Translation of legend in Spanish:

legend

leyenda, n.

Pronunciation: /ˈlɛdʒənd//ˈlɛdʒ(ə)nd/

noun

  • 1

    • 1.1(story)

      leyenda feminine
      • It consists of a systematic survey of the lake monster theme in the legends and popular folklore of Québec.
      • These ancient people bring us the legend of King Arthur and the Holy Grail.
      • Born in Huddersfield, the 45-year-old is the son of a draughtsman and a mother with a passion for historical myths and legends.
      • They presently have a wide variety of books, including a section on mythology and the legend of King Arthur.
      • This was pretty much the starting point of the Arthurian legends with regard to the Holy Grail.
      • The chapter ends by providing numerous excerpts from historical legends and folklore that mention the robin.
      • It is an interesting survey, and shows how creative people still continue to mine myths, legends and traditional culture for material.
      • Welsh culture was based on an oral tradition of legends, myths, and folktales passed down from generation to generation.
      • To most people, the old myths and legends are quaint reminders of a bygone and superstitious age, and have nothing much to tell us anymore.
      • It is difficult to distinguish authentic historical information from legends within the accounts given.
      • Whatever historical events underlie the legend of the Trojan War did not occur as depicted here.
      • Children were once told fairytales, myths, legends and fables because they had a meaning, a moral or a special psychological relevance.
      • Oral histories and legends abound, but how reliable are they?
      • His early interest in European legends resulted in a Master's Degree on the Grail legend.
      • All the ethnic groups of Uganda have a rich oral tradition of tales, legends, stories, proverbs, and riddles.
      • These decades of collecting and collating myths, legends and historical snippets are clearly reflected in breadth and depth of the book.
      • The legend of Romulus and Remus gives the impression that Rome was created very quickly; the truth was very different.
      • However, there is a strong oral tradition consisting of stories, legends, fables, poems, riddles, and songs.
      • Every culture has its own body of folklore, myths, legends, song, poetry, stories, and parables.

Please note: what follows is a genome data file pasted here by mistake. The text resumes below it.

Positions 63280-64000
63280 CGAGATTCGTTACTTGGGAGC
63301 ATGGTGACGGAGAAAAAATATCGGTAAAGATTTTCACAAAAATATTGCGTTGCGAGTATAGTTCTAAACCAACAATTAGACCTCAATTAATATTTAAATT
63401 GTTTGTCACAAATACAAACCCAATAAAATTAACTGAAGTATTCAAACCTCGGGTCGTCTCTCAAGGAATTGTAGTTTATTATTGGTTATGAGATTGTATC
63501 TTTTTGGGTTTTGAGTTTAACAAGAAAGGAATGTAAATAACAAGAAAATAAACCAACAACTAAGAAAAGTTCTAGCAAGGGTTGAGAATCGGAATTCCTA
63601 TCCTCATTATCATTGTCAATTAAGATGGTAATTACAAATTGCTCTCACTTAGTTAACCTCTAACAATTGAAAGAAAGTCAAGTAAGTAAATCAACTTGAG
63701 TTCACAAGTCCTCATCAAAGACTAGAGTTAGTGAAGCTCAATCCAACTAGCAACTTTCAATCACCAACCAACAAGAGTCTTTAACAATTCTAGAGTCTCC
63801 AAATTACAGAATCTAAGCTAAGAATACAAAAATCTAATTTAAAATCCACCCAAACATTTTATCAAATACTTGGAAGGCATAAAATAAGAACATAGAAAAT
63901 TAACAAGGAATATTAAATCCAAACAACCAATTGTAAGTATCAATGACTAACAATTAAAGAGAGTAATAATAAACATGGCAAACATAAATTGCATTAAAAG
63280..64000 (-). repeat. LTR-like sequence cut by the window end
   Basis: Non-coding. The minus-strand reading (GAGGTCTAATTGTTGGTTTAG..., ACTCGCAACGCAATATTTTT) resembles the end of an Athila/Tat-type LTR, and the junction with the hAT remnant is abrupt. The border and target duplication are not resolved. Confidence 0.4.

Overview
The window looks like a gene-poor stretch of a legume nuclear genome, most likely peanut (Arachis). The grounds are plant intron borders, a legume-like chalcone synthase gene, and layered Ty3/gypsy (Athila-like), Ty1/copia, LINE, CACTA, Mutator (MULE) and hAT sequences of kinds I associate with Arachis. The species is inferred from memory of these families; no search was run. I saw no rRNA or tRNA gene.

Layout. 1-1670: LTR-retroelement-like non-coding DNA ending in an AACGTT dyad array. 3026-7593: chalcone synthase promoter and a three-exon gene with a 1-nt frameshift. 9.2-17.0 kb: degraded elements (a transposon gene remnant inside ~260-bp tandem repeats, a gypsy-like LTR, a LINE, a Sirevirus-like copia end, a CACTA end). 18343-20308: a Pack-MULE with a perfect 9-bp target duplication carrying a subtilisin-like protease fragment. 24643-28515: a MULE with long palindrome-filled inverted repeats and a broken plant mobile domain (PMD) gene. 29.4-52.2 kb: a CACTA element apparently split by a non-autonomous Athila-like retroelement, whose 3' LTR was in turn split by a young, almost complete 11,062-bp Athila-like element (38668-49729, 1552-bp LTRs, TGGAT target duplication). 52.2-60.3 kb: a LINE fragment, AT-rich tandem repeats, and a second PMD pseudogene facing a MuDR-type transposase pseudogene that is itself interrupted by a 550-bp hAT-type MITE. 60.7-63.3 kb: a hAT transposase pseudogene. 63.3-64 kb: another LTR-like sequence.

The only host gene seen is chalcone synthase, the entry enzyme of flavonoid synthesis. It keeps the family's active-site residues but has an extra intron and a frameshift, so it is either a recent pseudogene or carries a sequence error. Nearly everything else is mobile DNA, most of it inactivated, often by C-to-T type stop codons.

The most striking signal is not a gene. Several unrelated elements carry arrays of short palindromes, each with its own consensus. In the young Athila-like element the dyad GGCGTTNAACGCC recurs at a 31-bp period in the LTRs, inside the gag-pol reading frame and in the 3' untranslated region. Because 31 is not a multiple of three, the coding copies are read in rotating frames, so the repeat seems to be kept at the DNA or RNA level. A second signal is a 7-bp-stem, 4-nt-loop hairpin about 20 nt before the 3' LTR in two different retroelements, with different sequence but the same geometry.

• The legend of Tristan and Isolde, one of the most popular, was tacked on to Arthur's.

    • 1.2(person)

      mito masculine
      leyenda feminine
      she's a living legend es un auténtico mito / una auténtica leyenda
      • she was a legend in her own lifetime ya en vida era un mito / una leyenda
      • Florence Nightingale's pioneering development of military and civilian nursing and of hospital care, made her a legend in her own lifetime.
      • The coach who helped guide Amir Khan to an Olympic silver medal says the Bolton teenager can become a boxing legend.
      • But being handed a gold medal by the swimming legend this summer has been the highlight so far of the 12-year-old's fledgling career in the pool.
      • Oliver ‘Smokey’ Charles, 79, is a living legend when it comes to football in St Lucia.
      • How does he feel sharing the stage with a living legend?
      • We'll ask a living legend of broadcast journalism, Walter Cronkite, the former CBS News anchor.
      • Paying tribute to his colleague on Monday, Killarney Jarvey Association spokesman, Pat O'Sullivan, said Mick was a legend in his own lifetime.
      • Even jazz legend Louis Armstrong makes a cameo appearance as the Harmonia Gardens' bandleader, singing the film's title track.
      • And yet it would be one of those ‘tiny observable effects’ that turned Einstein into a living legend.
      • He is a living legend, as his achievements testify.
      • Growing up as the legacy of a living legend isn't easy.
      • Indeed he is a living legend in the tennis world.
      • Rob Roy succeeded in becoming a legend in his own lifetime of 63 years and was compared with Robin Hood while he was still alive.
      • Mikey Sheehy, one of Kerry's footballing legends, has eight All-Ireland medals after his exploits in the Green and Gold.
      • Charcot became a legend in his own lifetime and was elected to several major medical and neurologic societies in Europe and accorded many honors.
      • The artist, who has become a legend in his own lifetime, is also currently working on a permanent Jewish holocaust memorial in Manhattan.
      • Edward Ryan Aikau was a Hawaiian surfer, lifeguard and legend that dedicated his life to the ocean and ocean safety.
      • When Sidney Kidman left his Norwood home, he was thirteen years old and eventually would become ‘a legend in his own lifetime’.
      • John was a legend in his own lifetime, and was exceptionally popular in the locality where he had lived.
      • But he was also bigger than life, a living legend who at age 33 could swim faster than he had at 21.

  • 2

    • 2.1(inscription)

      leyenda feminine
      • The obverse of all denominations bore a harp, along with the legend Saorstat Eireann and the date the coin was struck.
      • The 200 baht coins have the same legend as the 100 baht coin.
      • Around the lower border is the same legend as on the gold coin.

    • 2.2

      (masculine plural) (on map) signos convencionales
      (on chart) clave feminine
      • Include glossaries or legends as helpful tools.
      • The length of such multimers is specified in the legend to Fig.2.
      • The figure contains two subfigures, each composed of three graphs, which are explained in the legend for figure 14.
      • All abbreviations are explained in the legend to Fig 1.
      • Species are referred to by symbols in the legend.
      • The abbreviations are explained in the inset legend to Figure 3.